Bonus fun facts: While I was on the interviewing trail, many interviewers asked me about my food blog, as it was something that I put on my application under “hobbies”. They often asked me how time-consuming it is to make the food, do the food photography, and then write the post. I would say that making the food and writing the post is the least time-consuming part. The food photography is what takes time to set up and do. For those of you that are curious, for this recipe, I took a total of 112 pictures from which I selected the above photos to post. I’ve had upwards of 200+ pictures for a particular recipe, and as few as 10-20 pictures if I don’t photograph the process.  Many people like to spend time editing their photos with software afterwards, but that takes even more time and you can edit photos endlessly to suit your tastes, so I don’t go down that route very often unless my pictures were taken in poor lighting. Anyway, just to help you put it in perspective if you’ve ever wondered :) Happy holidays!

Pumpkin cheesecake sopapilla bars


Mystery Ingredient: Sweet Osmanthus (gui hua 桂花)

Growing up with Chinese cooking in the home, there were a lot of unique ingredients that I had the pleasure of experiencing, often without even knowing how special they were. It wasn’t until I moved out of the house and started cooking out of my own pantry that I suddenly realized just how interesting some of these Asian ingredients were (and how hard they can be to obtain!). I sometimes start to worry that I might go stir crazy if I move to a place without an Asian market, because I’m pretty sure I wouldn’t be able to cook half the things I cook without one! It is my hope that through my posts I can introduce some of these interesting ingredients to all of you, and maybe the next time you wander into an Asian market, you won’t feel as intimidated by your surroundings. Maybe you’ll even experiment with a thing or two!

sweet osmanthus in bloom (Photo source: Nipic)

Enough about me, let’s talk about today’s mystery Asian ingredient – sweet osmanthus. If that name sounds completely foreign to you, don’t worry. I had to look it up just for this post! In fact, growing up, the sweet osmanthus was always called by its Mandarin name in my household: “gui hua” (桂花). It sounds something like “gway hwa”. It is the fragrant dried small yellow flowers of the sweet osmanthus tree that we value in cooking. These trees are found in Asia, particularly in eastern and southern China. And if you ever have the pleasure of visiting when they are in bloom in the fall, the fragrant flowers will woo you with the scent of apricots. The flowers can be white, yellow, or even orange. The dried flowers are tiny, about the size of rice kernels, and retain their sweet fragrance.

sweet osmanthus (gui hua)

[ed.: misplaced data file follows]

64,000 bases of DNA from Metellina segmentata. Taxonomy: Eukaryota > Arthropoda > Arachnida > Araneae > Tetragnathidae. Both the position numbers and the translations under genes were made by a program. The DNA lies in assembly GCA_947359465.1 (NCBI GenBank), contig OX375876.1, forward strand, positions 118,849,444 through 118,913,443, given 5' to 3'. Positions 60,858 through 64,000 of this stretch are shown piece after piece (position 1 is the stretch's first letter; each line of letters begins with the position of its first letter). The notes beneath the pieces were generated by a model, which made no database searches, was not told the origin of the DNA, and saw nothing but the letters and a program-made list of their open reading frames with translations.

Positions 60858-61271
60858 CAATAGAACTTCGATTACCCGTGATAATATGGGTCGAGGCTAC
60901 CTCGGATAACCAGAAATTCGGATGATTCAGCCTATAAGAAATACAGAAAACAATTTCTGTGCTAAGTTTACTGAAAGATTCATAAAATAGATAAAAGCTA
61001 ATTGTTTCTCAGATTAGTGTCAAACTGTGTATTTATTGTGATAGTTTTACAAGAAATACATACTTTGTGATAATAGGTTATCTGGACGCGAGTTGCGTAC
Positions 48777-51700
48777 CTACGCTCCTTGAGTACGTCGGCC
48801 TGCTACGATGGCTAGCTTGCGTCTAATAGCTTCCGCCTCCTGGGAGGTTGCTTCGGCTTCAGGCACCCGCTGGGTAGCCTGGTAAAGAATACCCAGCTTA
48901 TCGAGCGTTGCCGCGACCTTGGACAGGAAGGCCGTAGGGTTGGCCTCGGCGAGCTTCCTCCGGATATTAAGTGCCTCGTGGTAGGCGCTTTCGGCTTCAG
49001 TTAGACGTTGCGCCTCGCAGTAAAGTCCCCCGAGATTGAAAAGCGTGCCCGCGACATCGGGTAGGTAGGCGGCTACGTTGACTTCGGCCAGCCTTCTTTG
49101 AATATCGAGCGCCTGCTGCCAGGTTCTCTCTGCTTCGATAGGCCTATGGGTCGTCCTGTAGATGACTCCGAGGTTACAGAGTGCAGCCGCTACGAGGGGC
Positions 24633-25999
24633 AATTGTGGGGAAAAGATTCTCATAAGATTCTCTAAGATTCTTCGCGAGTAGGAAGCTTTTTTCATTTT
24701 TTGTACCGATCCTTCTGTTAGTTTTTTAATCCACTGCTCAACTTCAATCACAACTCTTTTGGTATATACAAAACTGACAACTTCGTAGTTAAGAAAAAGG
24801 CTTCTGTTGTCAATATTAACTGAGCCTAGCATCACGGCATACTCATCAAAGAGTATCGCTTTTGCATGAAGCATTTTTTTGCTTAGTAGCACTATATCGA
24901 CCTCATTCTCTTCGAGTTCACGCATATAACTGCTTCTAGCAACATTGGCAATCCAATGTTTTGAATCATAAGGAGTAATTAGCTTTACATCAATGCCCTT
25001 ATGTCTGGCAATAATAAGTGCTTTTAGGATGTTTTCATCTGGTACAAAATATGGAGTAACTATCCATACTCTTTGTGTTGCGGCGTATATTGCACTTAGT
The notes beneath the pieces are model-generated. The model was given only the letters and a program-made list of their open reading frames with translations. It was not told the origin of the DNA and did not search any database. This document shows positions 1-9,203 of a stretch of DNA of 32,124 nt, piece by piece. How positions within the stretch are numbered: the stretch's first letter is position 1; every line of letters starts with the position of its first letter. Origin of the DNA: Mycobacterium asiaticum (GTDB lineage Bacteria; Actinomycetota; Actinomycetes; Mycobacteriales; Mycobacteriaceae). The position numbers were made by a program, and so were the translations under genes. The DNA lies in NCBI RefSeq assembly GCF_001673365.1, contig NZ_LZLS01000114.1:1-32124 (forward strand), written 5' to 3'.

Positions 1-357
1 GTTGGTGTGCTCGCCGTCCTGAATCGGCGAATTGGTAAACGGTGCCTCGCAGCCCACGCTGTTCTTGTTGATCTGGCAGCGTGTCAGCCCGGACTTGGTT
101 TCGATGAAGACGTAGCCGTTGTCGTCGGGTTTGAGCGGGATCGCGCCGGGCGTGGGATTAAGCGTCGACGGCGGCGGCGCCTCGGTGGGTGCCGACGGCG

It is this sweetness that makes the sweet osmanthus so popular in Asian cooking, particularly in the desserts. In fact, you can buy the sweet osmanthus as unsweetened dried flowers, as a jam paste, or even as an infused sugar (much like vanilla sugar). When I was younger, my mother would often prepare one of my favorite desserts, lotus root powder congee with sweet osmanthus. I know, that’s a mouthful, and you probably also have no idea what this lotus root powder congee is. Perhaps that should be its own mystery Asian ingredient post sometime! Suffice to say that it’s a thick starchy soup made from ground lotus root and flavored with sweet osmanthus sugar. It was always warm and soothing to eat… a welcome treat in the wintertime or at night. And it was never quite complete without the sweet osmanthus sugar, although it’s hard to put your finger on exactly how the flavor changes. But you just know, when it’s not there, you’re not getting the whole package. As I grew up, I began to learn that the unsweetened sweet osmanthus flowers are often infused in teas in China. Green teas and black teas, they would only need a sprinkle of sweet osmanthus before steeping with hot water, and the fragrance would bloom. What a wonderful little flower!

As it turns out, what with this tree being native to Asia and all, sweet osmanthus is pretty difficult to obtain in the US. I sort of think of it as the saffron of China. Whenever I see it in the Asian markets, sold as jam or sugar, it is at a premium price (something like $4 for a 1 oz. jar). If you are looking for it, you can sometimes find it under the name “cassia flower”, which is a literal translation of the word gui hua, but not the proper name for the flower since cassia is a different species. I have also heard that the sweet osmanthus is known as the Tea Olive down south in the US. In any case, my source of dried sweet osmanthus is typically straight from China. When I go to visit my relatives in Shanghai, they give me a baggie of the stuff, and it lasts a long time. I love infusing my tea with it, and sprinkling it into some of my desserts for a sweet fruity aroma and flavor.

This week I was making a coconut sago dessert soup at home, enjoying the lovely scent of the coconut milk as I was dissolving rock sugar into it, when I had the idea to toss in some sweet osmanthus. It was a wonderful combination! I have previously posted my taro sago with coconut milk recipe, but the one I made this week was slightly different because I did not have any taro and only had 1 can of coconut milk. The soup was  very thin (not thickened like the taro sago), but at the same time very refreshing with the nice chew from the tapioca. Some restaurants like to serve it thinned and some serve it thicker. I like both versions, depending on my mood! The sweet osmanthus definitely added a delicately sweet aroma and a little bit of that “je ne sais quoi” to the coconut milk, and thus I was inspired to write this post. While I was doing some reading on the Wikipedia article, I noticed that the sweet osmanthus supposedly has neuroprotective, free-radical scavenging, and anti-oxidant properties! A superfood of sorts! In any case, I hope you’ll find the opportunity to try it sometime, or I hope at least it was interesting to hear about :)